• Muhammad Faheem Afzal Postgraduate Medical Institute / Ameer-ud-Din Medical College,/Lahore General Hospital, Lahore
Keywords: Mpox: A Re-emerging Infection


World Health Organization (WHO)'s declaration on July 23, 2022 regarding Mpox (previously Monkey pox) outbreak appeared as Public Health Emergency of International Concern (PHEIC). Although, WHO, in May 2023 declared an end to the global health emergency for Mpox, but still, it is still prevalent and public awareness should continue.1 This viral Zoonotic contagious disease was first discovered in 1958 when two outbreaks occurred in monkeys kept for research in Denmark, hence the name “monkeypox”. The first human case of monkeypox was recorded in 1970 in the Democratic Republic of Congo.2

Orthopoxvirus infections can cause a spectrum of febrile rash illnesses in humans, ranging from fairly benign, localized skin infections to severe systemic infections. Other diseases confused with vesicular rashes are smallpox, generalized vaccinia (vaccinia is the virus used in smallpox vaccination), disseminated herpes zoster, disseminated herpes simplex, drug eruptions, erythema multiforme, buffalopox, scabies, enteroviral infections, insect bites, impetigo, molluscum contagiosum, meningococcemia, and idiopathic thrombocytopenic purpura. The most striking feature that distinguishes Mpox from others is the presence of cervical lymphadenopathy, while in all other orthopoxviral infections this feature is absent.3,5

When suspicion is strong, nucleic acid amplification testing (NAAT), using real-time or conventional PCR Polymerase chain reaction (PCR) is the preferred laboratory test. The recommended specimen type for laboratory confirmation of Mpox is skin lesion material, including swabs of lesion surface and/or exudate, roofs

from more than one lesion, or lesion crusts. Many individuals infected with Mpox virus have a mild, self-limiting disease course in the absence of specific therapy. However, in the case of severe disease, treatment after infectious diseases consultation should be considered with vaccinia immunoglobulin intravenous (VIGIV), and antivirals brincidofovir or tecovirimat.2 The prognosis for Mpox depends on multiple factors such as previous vaccination status, initial health status, and concurrent illnesses or comorbidities.6 In addition to infection control measures, people need to get vaccinated, where available, for the best protection against mpox.2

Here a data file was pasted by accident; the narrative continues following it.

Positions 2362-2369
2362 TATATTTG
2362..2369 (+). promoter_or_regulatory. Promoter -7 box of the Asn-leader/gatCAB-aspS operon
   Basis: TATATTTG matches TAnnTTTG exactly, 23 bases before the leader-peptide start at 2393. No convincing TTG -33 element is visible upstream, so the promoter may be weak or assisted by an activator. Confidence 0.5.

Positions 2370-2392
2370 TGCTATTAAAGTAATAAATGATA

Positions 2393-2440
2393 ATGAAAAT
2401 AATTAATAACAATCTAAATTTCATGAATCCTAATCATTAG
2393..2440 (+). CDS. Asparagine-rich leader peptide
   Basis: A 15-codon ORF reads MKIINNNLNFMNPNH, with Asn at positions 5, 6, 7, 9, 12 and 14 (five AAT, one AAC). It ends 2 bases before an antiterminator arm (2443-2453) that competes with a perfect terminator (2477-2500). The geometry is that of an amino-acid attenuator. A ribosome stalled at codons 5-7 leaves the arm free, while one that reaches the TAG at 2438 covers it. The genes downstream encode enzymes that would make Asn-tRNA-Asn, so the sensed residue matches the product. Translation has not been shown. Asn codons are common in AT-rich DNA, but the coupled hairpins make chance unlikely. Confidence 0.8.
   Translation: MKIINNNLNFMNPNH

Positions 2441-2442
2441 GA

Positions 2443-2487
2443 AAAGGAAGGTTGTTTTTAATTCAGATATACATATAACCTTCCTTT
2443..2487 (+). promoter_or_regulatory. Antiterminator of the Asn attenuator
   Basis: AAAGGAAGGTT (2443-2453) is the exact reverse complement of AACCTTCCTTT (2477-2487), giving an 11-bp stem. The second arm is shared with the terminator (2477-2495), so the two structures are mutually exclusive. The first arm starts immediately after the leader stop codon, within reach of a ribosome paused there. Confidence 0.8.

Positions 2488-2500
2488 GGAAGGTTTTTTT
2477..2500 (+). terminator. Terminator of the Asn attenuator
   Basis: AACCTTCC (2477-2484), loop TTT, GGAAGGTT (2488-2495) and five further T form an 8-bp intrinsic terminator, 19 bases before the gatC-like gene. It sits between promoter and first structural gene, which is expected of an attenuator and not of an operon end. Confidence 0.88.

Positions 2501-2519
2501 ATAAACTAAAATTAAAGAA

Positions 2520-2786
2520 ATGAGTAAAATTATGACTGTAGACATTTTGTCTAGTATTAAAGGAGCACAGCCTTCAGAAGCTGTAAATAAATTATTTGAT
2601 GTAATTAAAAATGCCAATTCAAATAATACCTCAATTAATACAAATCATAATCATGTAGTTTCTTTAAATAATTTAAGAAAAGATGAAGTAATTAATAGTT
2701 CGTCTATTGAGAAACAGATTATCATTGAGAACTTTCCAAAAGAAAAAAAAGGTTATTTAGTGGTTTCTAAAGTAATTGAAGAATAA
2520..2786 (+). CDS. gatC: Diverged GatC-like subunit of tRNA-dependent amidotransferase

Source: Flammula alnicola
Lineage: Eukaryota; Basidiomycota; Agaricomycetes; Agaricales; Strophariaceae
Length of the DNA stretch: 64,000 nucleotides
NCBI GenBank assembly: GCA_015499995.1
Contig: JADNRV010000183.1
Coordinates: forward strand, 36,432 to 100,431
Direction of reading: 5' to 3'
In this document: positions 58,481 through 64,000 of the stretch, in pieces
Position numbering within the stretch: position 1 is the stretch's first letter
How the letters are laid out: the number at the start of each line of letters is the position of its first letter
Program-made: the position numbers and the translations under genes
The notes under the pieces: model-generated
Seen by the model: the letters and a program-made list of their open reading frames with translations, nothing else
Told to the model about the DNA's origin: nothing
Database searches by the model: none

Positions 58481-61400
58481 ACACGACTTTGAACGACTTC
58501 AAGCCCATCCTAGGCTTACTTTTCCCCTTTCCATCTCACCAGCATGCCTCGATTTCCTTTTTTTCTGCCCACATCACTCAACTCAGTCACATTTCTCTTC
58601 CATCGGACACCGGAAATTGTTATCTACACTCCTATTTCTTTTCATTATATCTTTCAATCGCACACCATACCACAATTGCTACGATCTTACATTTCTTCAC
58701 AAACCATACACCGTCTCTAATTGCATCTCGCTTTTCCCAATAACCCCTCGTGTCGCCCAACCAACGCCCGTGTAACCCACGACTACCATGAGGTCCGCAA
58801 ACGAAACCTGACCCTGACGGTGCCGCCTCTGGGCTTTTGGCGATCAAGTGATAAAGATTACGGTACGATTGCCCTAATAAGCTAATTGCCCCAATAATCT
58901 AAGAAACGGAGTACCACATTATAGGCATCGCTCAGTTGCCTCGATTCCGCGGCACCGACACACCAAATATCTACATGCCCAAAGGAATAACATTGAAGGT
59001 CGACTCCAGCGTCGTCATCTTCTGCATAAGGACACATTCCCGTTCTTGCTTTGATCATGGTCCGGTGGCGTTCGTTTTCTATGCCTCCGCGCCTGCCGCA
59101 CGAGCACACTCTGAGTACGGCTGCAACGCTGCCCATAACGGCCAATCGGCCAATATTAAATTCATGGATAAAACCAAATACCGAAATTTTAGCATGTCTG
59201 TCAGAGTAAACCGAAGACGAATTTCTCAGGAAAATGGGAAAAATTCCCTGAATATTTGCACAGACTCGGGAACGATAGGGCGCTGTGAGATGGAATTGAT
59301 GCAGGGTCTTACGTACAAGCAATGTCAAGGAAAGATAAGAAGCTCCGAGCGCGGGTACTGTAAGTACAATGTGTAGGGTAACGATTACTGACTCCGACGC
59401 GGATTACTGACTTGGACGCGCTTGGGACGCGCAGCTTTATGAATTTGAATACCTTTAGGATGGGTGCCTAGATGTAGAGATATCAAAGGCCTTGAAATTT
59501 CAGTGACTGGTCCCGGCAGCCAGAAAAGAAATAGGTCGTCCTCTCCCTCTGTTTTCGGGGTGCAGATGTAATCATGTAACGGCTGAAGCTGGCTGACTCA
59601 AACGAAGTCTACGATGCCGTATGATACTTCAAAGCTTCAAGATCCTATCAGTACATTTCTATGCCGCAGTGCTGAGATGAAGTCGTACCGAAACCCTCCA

National Institute of Health (NIH), Islamabad, Pakistan, under guidance of Ministry of National Health Services Regulations & Coordination (NHSR&C) has issued the National Guidelines for Mpox. NIH has also developed the bottom-up approach for the flow of information and reporting.7 The relationship between Mpox and smallpox has raised anxieties and misperceptions among the public, patients, and healthcare providers. Misinformation about Mpox has already begun to circulate. The public need to be engaged. Targeted risk-communication strategies should be developed. There is also need for regions to maintain public health preparedness and response. This warrants the strongest medical, scientific, and political global effort.

Author Biography

Muhammad Faheem Afzal, Postgraduate Medical Institute / Ameer-ud-Din Medical College,/Lahore General Hospital, Lahore

Department of Pediatrics, Professor